Heads-Up: 8 Tax Deadlines Are Almost Here

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April 15 might be the most notorious tax deadline, but Dec. 31 brings us more federal income tax deadlines than perhaps any other day of the year.

On top of that, in 2023, the final day of the year falls on a Sunday. As a result, if you’re trying to finish your end-of-year financial checklist, you might want to wrap things up by the last business day of the year — Friday, Dec. 29 — to be safe.

You should be aware of the following year-end IRS deadlines so you don’t miss out on tax benefits.

1. Contributions to most workplace retirement plans

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If your employer offers a 401(k) or other workplace retirement plan, you usually need to contribute by the end of the year. Those who make contributions via payroll deduction probably don’t need to worry about this deadline, though — unless there’s extra room to make an additional contribution.

If you haven’t maxed out your workplace retirement plan contributions for 2023 and want to add more to your nest egg, talk to an HR representative or log in to your plan administration account to move that money before the end of the year. For most types of workplace retirement accounts, you can contribute up to $22,500 for 2023 plus, if you’re at least 50, an additional catch-up contribution of $7,500.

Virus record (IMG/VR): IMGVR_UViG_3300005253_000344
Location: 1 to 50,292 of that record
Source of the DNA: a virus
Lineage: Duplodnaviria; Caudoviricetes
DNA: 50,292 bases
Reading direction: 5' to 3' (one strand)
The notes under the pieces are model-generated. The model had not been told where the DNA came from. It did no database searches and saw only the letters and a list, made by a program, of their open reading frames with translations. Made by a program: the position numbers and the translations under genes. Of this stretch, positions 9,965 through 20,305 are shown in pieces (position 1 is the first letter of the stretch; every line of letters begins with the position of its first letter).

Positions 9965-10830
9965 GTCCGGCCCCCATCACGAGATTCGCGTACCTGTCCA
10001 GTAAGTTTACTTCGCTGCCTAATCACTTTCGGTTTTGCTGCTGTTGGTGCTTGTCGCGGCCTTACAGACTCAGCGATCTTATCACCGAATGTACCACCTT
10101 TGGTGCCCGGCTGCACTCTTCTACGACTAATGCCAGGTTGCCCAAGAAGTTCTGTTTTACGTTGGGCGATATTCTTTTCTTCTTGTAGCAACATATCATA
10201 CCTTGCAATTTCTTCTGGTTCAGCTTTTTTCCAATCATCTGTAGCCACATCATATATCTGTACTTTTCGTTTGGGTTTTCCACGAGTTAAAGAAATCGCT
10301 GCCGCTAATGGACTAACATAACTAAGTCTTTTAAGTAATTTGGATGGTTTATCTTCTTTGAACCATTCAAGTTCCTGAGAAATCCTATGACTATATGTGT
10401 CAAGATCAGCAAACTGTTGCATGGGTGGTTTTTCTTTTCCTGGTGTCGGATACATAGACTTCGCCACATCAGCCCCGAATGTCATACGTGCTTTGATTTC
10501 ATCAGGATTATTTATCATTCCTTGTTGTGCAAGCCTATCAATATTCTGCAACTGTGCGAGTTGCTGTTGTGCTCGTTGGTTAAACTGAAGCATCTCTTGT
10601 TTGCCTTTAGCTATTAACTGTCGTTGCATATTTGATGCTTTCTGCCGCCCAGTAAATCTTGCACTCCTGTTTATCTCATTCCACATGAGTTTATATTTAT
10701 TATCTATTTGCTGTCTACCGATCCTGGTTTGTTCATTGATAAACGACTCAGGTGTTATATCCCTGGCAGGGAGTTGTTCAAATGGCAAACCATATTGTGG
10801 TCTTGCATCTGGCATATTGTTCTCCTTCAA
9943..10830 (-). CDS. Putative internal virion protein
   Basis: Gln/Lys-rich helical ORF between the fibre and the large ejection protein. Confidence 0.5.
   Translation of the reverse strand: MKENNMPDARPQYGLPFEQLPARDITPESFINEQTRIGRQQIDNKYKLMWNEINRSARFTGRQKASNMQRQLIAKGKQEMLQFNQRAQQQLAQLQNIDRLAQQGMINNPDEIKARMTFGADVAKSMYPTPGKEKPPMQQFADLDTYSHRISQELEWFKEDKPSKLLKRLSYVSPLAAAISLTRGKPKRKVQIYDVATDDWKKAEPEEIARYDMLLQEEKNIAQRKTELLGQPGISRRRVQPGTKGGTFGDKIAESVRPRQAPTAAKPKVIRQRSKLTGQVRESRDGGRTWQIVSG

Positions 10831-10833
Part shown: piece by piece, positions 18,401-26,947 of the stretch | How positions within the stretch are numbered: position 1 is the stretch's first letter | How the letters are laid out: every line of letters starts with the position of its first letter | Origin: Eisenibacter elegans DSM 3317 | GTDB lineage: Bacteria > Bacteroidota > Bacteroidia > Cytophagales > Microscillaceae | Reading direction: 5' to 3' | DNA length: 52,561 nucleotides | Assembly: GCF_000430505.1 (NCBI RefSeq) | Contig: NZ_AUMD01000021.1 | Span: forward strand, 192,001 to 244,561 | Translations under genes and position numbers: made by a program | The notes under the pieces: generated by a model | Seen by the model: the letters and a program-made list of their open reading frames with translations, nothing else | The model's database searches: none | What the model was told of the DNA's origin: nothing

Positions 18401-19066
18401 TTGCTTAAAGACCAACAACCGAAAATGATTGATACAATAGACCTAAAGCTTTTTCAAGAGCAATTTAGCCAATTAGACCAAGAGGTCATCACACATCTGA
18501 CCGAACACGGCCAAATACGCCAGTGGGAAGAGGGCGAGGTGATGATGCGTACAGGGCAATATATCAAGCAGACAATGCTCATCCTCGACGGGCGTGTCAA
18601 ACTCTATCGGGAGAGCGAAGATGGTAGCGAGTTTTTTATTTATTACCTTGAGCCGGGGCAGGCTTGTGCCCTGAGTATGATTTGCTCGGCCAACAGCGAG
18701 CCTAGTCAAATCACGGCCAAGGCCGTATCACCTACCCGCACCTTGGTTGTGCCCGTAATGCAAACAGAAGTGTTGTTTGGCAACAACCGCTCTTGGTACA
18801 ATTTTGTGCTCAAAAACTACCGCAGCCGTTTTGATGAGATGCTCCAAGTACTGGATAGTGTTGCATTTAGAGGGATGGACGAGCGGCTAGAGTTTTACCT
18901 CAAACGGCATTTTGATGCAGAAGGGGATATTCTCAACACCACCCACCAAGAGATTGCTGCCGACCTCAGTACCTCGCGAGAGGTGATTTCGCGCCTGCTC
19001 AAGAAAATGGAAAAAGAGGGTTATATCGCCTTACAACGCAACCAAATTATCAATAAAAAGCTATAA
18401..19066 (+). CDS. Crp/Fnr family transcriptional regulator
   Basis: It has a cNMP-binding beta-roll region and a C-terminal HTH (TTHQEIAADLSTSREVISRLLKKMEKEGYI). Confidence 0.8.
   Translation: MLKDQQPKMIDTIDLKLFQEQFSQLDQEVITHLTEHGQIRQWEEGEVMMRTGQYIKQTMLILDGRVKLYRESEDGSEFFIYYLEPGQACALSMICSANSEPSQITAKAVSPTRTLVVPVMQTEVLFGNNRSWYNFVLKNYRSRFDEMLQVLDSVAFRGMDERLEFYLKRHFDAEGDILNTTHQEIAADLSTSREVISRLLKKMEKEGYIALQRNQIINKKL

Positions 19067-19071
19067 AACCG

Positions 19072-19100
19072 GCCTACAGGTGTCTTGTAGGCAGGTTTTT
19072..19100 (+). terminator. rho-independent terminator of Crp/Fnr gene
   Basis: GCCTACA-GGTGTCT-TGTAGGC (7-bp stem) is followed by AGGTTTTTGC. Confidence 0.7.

2. Charitable contributions

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Feeling generous? You can help others with a charitable contribution. However, in most cases, you must itemize your tax deductions — as opposed to taking the standard deduction, as most taxpayers do — to deduct charitable contributions.

Contributions must be made by the end of the tax year to be deducted from that year’s income on your tax forms. So now’s the time to review your potential itemized deductions to see whether they add up to more than your standard deduction for 2023. If your itemized deductions are more, it’s advantageous for you to itemize your deductions for 2023 instead of claiming the standard deduction — and you’d therefore benefit from making more contributions to qualifying organizations before the end of the year.

3. Tax-loss harvesting

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If you’re rebalancing your portfolio or have less-valuable assets that you hope to get rid of, selling them before the end of the year can result in a potential tax deduction. If you realized gains by selling investments earlier in the year, you can use losses to offset those gains and reduce your capital gains tax liability. “Extra” losses can reduce your regular income by up to $3,000 for married couples filing a joint tax return and up to $1,500 for other taxpayers. Additional excess can carry forward to another year.

While you don’t want to sell an investment “just because,” if selling a losing investment fits into your overall strategy, it might make sense to get a tax deduction by realizing those losses before the end of the year.

4. Roth IRA conversions